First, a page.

June 27, 2023

New study suggests that a novel test for cervical cancer screening triage boosts quality of life and promises overall cost-effectiveness

While more expensive in the short term, the new test decreases both the costs associated with diagnosing cervical cancer and the risk of dying from the disease.

A new paper co-authored by Diane Harper, MD, MPH, MS, professor in the Department of Family Medicine, evaluates the cost-effectiveness of a novel, dual-staining (DS) cytology triage test that can facilitate earlier and more accurate cervical cancer screening.  

Diane Harper MD MPH MS
Professor Diane Harper, MD, MPH, MS

DS uses two stains for the p16 and Ki67 proteins in a cervical cytology specimen. The presence of the p16 protein in the cytoplasm indicates persistent high-risk Human Papillomavirus (HR HPV) infection. The presence of Ki67 protein in the nucleus indicates oncogenic cell proliferation. The DS pattern differs distinctly from the liquid-based cervical cytology test staining.

DS, when used as a triage test in the current practice of co-testing (HR HPV testing and cervical cytology), reduces the number of false positives and unnecessary follow-up procedures, as DS provides a more specific identification of high-risk cellular changes.

This can be particularly beneficial in cases where women have tested positive for HR HPV but cytology results do not show high-grade squamous intraepithelial lesions (HSIL). DS helps identify women whose cells do not show cancer potential and do not need invasive follow-up. This can be reassuring for both women and their physicians.

Most importantly, all sensitivity analyses and DS microsimulation model parameters proved cost-effective. However, the cost-effectiveness of DS fluctuated depending on the values inputted into the model. The most influential parameters were the costs of the DS, the HPV test, and the percentage of abnormal cytology results. Other influential parameters were the risk of progression and regression of cervical intraepithelial neoplasia lesions.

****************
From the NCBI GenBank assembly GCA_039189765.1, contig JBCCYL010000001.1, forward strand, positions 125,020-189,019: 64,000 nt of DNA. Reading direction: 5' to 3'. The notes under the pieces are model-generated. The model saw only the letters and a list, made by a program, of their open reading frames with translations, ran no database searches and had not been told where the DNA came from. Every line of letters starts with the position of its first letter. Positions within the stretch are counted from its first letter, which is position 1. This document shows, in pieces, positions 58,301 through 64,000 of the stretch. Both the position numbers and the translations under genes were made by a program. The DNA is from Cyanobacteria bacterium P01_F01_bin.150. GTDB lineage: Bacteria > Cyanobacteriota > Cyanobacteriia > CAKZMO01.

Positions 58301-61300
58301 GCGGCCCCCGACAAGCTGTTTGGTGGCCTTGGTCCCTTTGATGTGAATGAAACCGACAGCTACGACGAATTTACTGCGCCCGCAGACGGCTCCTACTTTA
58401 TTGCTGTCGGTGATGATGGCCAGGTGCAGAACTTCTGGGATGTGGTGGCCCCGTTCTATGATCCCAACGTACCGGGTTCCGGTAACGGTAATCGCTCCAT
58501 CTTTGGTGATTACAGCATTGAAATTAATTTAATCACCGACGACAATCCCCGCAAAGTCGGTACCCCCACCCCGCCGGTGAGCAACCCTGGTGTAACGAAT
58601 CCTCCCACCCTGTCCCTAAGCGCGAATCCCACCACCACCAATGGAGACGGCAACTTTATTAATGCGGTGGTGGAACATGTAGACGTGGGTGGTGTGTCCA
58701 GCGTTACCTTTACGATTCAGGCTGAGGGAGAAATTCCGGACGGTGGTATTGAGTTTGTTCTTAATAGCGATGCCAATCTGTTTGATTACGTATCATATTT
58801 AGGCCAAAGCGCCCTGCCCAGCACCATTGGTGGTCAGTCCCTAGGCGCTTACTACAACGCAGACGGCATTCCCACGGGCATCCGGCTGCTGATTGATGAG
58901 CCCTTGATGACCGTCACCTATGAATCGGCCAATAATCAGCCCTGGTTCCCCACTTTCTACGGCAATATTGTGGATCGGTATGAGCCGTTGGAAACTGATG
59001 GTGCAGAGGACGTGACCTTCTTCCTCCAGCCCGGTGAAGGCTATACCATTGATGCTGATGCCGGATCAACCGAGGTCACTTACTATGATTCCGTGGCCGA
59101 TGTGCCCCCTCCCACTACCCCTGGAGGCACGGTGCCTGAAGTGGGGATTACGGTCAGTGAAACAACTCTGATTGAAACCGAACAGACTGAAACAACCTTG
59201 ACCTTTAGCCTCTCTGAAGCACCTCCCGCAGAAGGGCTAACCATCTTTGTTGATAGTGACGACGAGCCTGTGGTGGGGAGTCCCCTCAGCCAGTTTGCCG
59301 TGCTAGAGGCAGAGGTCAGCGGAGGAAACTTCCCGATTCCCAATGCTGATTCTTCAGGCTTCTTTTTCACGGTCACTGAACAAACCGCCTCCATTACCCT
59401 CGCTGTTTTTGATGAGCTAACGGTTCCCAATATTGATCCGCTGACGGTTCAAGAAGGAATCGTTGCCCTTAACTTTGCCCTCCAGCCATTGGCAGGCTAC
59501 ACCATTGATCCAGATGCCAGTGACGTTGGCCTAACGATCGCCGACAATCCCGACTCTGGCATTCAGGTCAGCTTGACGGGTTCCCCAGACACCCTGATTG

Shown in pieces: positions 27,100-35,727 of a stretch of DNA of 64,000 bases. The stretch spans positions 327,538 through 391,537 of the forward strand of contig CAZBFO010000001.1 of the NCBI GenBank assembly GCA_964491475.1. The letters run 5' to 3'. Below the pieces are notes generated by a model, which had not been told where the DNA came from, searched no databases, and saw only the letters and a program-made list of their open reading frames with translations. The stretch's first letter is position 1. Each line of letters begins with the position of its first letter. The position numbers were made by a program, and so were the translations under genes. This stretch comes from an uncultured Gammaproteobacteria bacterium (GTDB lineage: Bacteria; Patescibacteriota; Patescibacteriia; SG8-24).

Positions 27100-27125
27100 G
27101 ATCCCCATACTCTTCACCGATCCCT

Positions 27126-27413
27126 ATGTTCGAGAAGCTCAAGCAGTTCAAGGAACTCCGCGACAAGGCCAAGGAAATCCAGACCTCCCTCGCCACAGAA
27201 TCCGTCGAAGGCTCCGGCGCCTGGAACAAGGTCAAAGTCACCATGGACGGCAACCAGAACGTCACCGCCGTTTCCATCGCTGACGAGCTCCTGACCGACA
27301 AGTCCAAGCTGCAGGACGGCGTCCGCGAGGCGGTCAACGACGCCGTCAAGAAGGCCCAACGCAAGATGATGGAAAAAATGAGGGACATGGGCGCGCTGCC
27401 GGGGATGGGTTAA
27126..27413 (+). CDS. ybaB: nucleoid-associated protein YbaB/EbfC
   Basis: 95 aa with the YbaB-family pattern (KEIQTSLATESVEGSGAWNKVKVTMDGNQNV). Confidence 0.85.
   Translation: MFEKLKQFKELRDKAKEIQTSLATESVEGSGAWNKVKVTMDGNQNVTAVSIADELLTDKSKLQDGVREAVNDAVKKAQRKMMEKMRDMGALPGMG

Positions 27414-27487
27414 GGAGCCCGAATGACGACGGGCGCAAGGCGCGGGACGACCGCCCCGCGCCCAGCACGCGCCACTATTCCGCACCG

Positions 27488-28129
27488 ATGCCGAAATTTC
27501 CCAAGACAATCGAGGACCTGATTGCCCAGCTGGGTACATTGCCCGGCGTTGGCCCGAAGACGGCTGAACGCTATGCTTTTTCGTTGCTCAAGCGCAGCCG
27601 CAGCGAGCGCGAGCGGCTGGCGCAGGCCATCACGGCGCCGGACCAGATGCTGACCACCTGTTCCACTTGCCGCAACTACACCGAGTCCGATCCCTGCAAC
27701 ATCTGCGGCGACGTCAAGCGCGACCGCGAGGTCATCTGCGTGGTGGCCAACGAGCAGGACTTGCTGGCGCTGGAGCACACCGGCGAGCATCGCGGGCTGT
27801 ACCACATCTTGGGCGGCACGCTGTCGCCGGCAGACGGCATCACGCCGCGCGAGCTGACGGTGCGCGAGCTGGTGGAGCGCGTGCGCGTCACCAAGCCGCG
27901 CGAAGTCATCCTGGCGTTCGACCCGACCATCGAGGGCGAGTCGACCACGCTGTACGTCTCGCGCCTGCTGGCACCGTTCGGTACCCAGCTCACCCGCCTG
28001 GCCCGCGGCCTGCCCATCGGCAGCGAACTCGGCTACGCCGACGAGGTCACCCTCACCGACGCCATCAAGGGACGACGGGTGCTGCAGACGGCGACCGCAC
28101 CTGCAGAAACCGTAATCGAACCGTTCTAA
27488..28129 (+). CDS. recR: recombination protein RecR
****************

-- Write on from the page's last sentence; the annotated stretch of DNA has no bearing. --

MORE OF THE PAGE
In their study, Harper and her colleagues compared the cost-effectiveness of three different testing strategies. The first two strategies are commonly used in practice today; the third strategy uses DS cytology as a triage test:

  1. Standard of care 1: co-testing using a pooled HR HPV test with cervical cytology. In this algorithm, only the result of HR HPV positive and a negative for an intraepithelial lesion or malignancy (NILM) would be genotyped, whereas women with HPV 16 or 18 would be recommended for a colposcopy. Those positive for at least one other HR HPV type (among 12 other kinds) would require the woman to return within a shortened screening interval.
  2. Standard of care 2: co-testing using HR HPV genotyping and cervical cytology. In this algorithm, four different sets of results require the recommendation of colposcopy: HSIL; HPV 16/18 with NILM; at least one of the 12 other HR HPV types and atypical squamous cells of undetermined significance (ASCUS); and at least one of 12 other HR HPV and low grade squamous intraepithelial lesion (LSIL).
  3. Comparison strategy: co-testing using HR HPV genotyping and cervical cytology. In this strategy, women positive for at least one other HR HPV type (among 12 others) with a NILM, ASCUS, or LSIL cytology would undergo DS triage. If the DS were negative, the patient would be reassured that test results returned negative for pre-cancer or cancer and would return for further testing after a shortened interval.

The researchers found that including DS cytology triage as part of a co-testing strategy was more cost-effective compared to the current standard of care. Using DS led to measurable improvements in quality-of-life for women. DS triage costs an incremental $62 to reduce the incidence of cervical cancer and decrease the risk of dying from cervical cancer -- compared to the current standard of care strategies  -- with an incremental cost-effectiveness ratio (ICER) of $25,348. This cost is well below the $50,000-$100,000 ICER to adopt new triage tests.  

Although the standard of care algorithms examined in this study were less expensive than the DS triage test, they resulted in a decreased quality of life and a decrease in life years.

“With co-testing as the base strategy for cervical cancer screening, DS triage testing can contribute to significant efficiencies in cervical cancer screening by eliminating unnecessary colposcopic biopsies,” Harper said. “More importantly, our next analyses will examine the cost-effectiveness of DS triage when co-testing has been replaced by primary HPV testing for average risk, asymptomatic women.”

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Article cited:

Harper, D. M., Anderson, R. J., Baker, E., Yu, T. M. (2023). Cost-effectiveness of p16/KI-67 dual-stained cytology reflex following co-testing with HRHPV genotyping for cervical cancer screening. Cancer Prevention Research. https://doi.org/10.1158/1940-6207.capr-22-0455